Identification of a novel tumor suppressor

June 21, 2010
CD4/CD8 double positive T-cell lymphoma cells (upper right quadrant) in lymph node

(PhysOrg.com) -- Scientists from the Friedrich Miescher Institute for Biomedical Research (FMI), have identified a novel tumor suppressor playing an important role in T-cell lymphoma. The protein kinase NDR1 has so far been implicated in the processes controlling cell death and centrosome duplication. In a recent study published in Science Signaling the FMI scientists show that T-cell lymphomas develop once the protein NDR1 is lost.

FMI Postdoc Hauke Cornils is excited: "We have found a novel tumor suppressive function for NDR kinases, which seem to play an important role in T-cell lymphoma not only in mice but also in humans." His excitement is understandable because tumor suppressors inhibit cancer development by multiple mechanisms such as restricting or promoting cell death. Loss of function is therefore directly linked to . The identification of a novel tumor suppressor is always a good starting point to understand better the molecular mechanisms leading to cancer.

The kinase NDR1 has been known to regulate cell death in cell culture systems. To study the role of NDR1 in regulation in vivo, FMI scientists around Hauke Cornils and Brian A. Hemmings, the group leader leading the kinase efforts at the Friedrich Miescher Institute for Biomedical Research, analyzed mice lacking NDR1. To their surprise they found that NDR1's sister kinase called NDR2 often chips in functionally and takes on some of the NDR1 tasks. Next, the scientists could show that a reduction in the amount of both NDR1 and NDR2 protein leads to the development of T-cell lymphomas in mice. "The up-regulation of NDR2 in NDR1 deficient mice seems to be a protective mechanism against ," says Hauke Cornils, "We were happy to observe that in tumors both kinases were indeed down-regulated." What's more, when the FMI scientists together with their colleagues from the Institute of Pathology at the University of Basel analyzed T-cell lymphoma samples from patients, they found that NDR kinase protein levels were reduced in these samples as well. This strongly supports the notion that NDR kinases function as a tumor suppressor is conserved between humans and mice.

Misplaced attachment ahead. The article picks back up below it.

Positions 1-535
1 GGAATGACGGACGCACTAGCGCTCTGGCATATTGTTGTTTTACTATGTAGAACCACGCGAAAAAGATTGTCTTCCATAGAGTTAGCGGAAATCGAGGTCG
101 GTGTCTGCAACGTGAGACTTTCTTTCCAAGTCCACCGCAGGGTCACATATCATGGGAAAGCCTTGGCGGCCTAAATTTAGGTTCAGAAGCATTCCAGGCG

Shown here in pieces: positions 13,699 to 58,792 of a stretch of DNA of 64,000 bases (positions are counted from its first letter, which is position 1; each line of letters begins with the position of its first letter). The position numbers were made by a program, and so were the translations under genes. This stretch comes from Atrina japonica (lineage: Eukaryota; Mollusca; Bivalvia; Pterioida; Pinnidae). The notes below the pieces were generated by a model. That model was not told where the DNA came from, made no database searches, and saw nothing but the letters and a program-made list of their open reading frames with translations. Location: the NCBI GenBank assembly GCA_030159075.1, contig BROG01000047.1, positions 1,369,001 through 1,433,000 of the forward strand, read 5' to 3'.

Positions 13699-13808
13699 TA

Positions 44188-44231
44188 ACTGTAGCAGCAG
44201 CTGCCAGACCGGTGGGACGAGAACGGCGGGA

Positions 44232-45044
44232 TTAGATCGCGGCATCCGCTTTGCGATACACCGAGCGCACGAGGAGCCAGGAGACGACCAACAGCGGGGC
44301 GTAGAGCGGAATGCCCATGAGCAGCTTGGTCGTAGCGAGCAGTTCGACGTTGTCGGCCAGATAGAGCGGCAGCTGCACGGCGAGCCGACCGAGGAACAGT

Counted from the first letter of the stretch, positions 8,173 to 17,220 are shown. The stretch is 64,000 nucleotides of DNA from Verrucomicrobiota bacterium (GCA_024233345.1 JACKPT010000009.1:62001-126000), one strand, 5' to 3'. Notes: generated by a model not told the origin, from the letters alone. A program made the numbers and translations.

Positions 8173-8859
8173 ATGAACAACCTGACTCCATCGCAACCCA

"We do not know yet, how exactly NDR kinases are down regulated in T-cell lymphoma. But we believe we have found a potential cellular marker for progression into T-cell lymphoma," explains Hauke Cornils. Reduced levels of NDR proteins could therefore be used as a diagnostic marker for T-cell lymphoma. "We would now like to look into other tumors as well. May as well be, that we have found a tumor suppressor that controls entry into a variety of cancers."

More information: Paper: stke.sciencemag.org/cgi/conten … /sigtrans;3/126/ra47

Related Stories

Recommended for you

Researchers develop test that can diagnose two cancer types

December 12, 2017
A blood test using infrared spectroscopy can be used to diagnose two types of cancer, lymphoma and melanoma, according to a study led by Georgia State University.

Cancer-causing mutation suppresses immune system around tumours

December 12, 2017
Mutations in 'Ras' genes, which drive 25% of human cancers by causing tumour cells to grow, multiply and spread, can also protect cancer cells from the immune system, finds a new study from the Francis Crick Institute and ...

Atoh1, a potential Achilles' heel of Sonic Hedgehog medulloblastoma

December 12, 2017
Medulloblastoma is the most common type of solid brain tumor in children. Current treatments offer limited success and may leave patients with severe neurological side effects, including psychiatric disorders, growth retardation ...

Drug suppresses spread of breast cancer caused by stem-like cells

December 12, 2017
Rare stem-like tumor cells play a critical role in the spread of breast cancer, but a vulnerability in the pathway that powers them offers a strategy to target these cells using existing drugs before metastatic disease occurs, ...

MRI scans predict patients' ability to fight the spread of cancer

December 12, 2017
A simple, non-invasive procedure that can indicate how long patients with cancer that has spread to the brain might survive and whether they are likely to respond to immunotherapy has been developed by researchers in Liverpool.

Scientists discover possible master switch for programming cancer immunotherapy

December 11, 2017
During infection or tumor growth, a type of specialized white blood cells called CD8+ T cells rapidly multiply within the spleen and lymph nodes and acquire the ability to kill diseased cells. Some of these killer T cells ...

0 comments

Please sign in to add a comment. Registration is free, and takes less than a minute. Read more

Click here to reset your password.
Sign in to get notified via email when new comments are made.